(It would have to be an Episcopal monastery, though, wouldn’t it? His great-great-grandfather had been Church of England Bishop of North Carolina.)

And — a familiar dream which he had illustrated with drawings on stray envelopes — now he would never build that prairie village which was to have been all housed in one skyscraper: the first solution in history of rural isolation and loneliness. He could have done it, too! He was amazed that these hands, this aching brain, so hotly alive now, might at a moment crumble in dissolution.

Too late? But if he did get free from this prison, he would renounce his routine provincial life and follow every one of his fantasies.

Surely Caprice would come with him — PERHAPS she would. There were no children to consider, even after their eight years of marriage, nor did Caprice really want any. At thirty-five, with enough money earned by himself or inherited from his father, who had founded their architectural firm, he was freer than at eighteen.

With his even tan, his small mustache, his erect slenderness, Hayden Chart might have been a Scotch major or a Yorkshire man. His face was thin, and people said that his eyes were kind. In a business world where so many hustlers like Jesse Bradbin were inclined to be damply enthusiastic and clammy to the handshake, there was a fine, dry, hard quality about Hayden, the quality of a polished dagger.

The dagger had been too long sheathed.

Caprice was still muttering on, scarcely heard, with a sound like dry leaves shifting in an autumn breeze. His pity for her grew more passionate. She was so youthful, at thirty-one; she had so loved this new automobile and everything in their new Georgian brick house, from the deep-freeze and the red-and-black tiled rumpus-room to her dressing room, all crystal and frilly curtains. With a heartier, blunter, more alcoholic husband, she would have exulted in a life of dancing and risky gambling. He had always hurt her, Hayden sighed, and he hadn’t meant to, he never had meant to.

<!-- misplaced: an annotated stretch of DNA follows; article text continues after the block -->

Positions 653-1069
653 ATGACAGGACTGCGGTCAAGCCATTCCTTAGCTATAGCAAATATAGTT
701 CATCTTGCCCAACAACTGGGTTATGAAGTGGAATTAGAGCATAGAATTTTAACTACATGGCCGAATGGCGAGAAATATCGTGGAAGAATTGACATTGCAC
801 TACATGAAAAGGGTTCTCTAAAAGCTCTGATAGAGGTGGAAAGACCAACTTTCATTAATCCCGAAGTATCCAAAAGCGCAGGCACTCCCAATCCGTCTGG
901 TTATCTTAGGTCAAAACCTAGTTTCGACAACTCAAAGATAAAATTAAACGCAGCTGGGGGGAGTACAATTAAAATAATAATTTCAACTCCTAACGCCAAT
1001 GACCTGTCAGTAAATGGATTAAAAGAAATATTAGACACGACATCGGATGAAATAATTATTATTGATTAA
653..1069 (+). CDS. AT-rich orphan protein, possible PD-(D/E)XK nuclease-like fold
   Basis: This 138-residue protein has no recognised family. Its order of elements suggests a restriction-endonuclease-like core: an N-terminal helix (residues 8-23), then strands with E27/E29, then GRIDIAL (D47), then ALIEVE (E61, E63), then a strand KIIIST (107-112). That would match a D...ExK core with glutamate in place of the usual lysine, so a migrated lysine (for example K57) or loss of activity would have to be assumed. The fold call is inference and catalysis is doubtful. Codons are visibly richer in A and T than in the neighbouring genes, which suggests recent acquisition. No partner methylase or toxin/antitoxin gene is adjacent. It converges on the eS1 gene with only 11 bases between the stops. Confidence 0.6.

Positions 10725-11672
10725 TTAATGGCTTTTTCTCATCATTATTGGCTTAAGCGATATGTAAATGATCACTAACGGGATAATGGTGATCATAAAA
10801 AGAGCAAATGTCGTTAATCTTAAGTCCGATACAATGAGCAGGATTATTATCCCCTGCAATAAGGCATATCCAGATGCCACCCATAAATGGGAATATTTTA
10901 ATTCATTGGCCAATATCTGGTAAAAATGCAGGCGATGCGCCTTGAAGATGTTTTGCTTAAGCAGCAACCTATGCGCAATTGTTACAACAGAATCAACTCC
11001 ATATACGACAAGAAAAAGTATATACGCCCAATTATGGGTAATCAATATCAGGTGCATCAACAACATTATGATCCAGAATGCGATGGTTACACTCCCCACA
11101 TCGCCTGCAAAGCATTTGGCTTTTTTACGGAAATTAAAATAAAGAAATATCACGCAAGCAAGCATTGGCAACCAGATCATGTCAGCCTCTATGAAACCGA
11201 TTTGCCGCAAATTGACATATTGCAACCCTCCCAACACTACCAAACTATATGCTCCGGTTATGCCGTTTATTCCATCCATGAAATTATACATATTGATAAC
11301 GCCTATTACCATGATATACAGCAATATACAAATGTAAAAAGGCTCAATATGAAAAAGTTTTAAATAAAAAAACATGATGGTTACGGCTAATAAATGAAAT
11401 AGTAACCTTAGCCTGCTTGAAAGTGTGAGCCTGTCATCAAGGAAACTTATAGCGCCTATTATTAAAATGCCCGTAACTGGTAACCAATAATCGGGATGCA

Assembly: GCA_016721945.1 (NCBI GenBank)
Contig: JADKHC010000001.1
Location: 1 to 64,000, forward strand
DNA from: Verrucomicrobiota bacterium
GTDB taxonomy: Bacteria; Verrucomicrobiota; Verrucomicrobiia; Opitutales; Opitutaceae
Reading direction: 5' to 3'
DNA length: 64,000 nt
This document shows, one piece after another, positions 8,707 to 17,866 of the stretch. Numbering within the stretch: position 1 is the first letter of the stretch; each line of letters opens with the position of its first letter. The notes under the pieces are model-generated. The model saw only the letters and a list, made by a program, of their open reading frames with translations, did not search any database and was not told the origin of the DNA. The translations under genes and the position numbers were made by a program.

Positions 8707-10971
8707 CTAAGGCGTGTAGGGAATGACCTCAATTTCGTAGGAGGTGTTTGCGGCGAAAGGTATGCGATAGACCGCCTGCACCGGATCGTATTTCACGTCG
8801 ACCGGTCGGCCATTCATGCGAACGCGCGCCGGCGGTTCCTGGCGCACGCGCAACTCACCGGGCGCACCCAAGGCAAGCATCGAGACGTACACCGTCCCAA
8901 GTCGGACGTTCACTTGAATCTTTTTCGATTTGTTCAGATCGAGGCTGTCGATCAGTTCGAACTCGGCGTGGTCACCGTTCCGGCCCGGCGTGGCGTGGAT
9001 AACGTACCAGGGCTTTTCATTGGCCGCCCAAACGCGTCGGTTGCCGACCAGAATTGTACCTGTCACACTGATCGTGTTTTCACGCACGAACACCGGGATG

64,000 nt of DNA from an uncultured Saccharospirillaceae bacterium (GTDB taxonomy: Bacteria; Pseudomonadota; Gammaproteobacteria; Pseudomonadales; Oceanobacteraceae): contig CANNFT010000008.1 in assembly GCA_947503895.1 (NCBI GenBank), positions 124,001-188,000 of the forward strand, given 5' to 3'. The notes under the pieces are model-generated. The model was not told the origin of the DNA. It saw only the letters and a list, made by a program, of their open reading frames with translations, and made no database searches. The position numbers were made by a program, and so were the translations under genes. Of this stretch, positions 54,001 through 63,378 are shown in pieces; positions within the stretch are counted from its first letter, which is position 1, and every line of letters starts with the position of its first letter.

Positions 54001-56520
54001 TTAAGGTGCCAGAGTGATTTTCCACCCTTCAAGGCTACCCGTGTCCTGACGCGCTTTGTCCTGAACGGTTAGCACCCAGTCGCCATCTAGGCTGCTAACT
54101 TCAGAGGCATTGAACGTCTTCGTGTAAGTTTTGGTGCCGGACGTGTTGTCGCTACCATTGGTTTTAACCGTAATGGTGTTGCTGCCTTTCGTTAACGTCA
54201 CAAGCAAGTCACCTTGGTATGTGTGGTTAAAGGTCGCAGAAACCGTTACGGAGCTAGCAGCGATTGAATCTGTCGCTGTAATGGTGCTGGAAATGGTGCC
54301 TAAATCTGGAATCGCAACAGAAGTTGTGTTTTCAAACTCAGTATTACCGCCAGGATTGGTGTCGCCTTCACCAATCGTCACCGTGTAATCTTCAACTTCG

He was keeping up, this while, an effort to shout which mangled his throat yet seemed no louder than a moan. But he may have been heard.

Near them, a match was lighted and held up, revealing the twisted hood of the car and a scared, bearded, rustic face peering in through the windshield frame. Hayden managed a gasp of “Get help!” The match went out, and his battered consciousness went out with it.

In a shaky dream he saw or thought he saw the car flooded with light from a wrecker, felt himself being eased out from behind the steering wheel and lifted from the car, and swift surgical fingers about his scalp and his arms. His mind faded again, complete, and he never knew whether he had seen or merely thought he had seen the broken, still body of Caprice. For years he seemed to have been protesting, “Such a pretty toy and so frail; they shouldn’t have hurt her.”

He came clearly to in a hospital, with his head bandaged and Dr. Crittenham, their mild indecisive family physician, by the bed. He felt miraculously safe, and not for two days did he know that Caprice had been buried the day before, and that he was desolatingly free to wander in a world too bleakly, too intimidatingly wide.

Last updated Sunday, March 27, 2016 at 11:57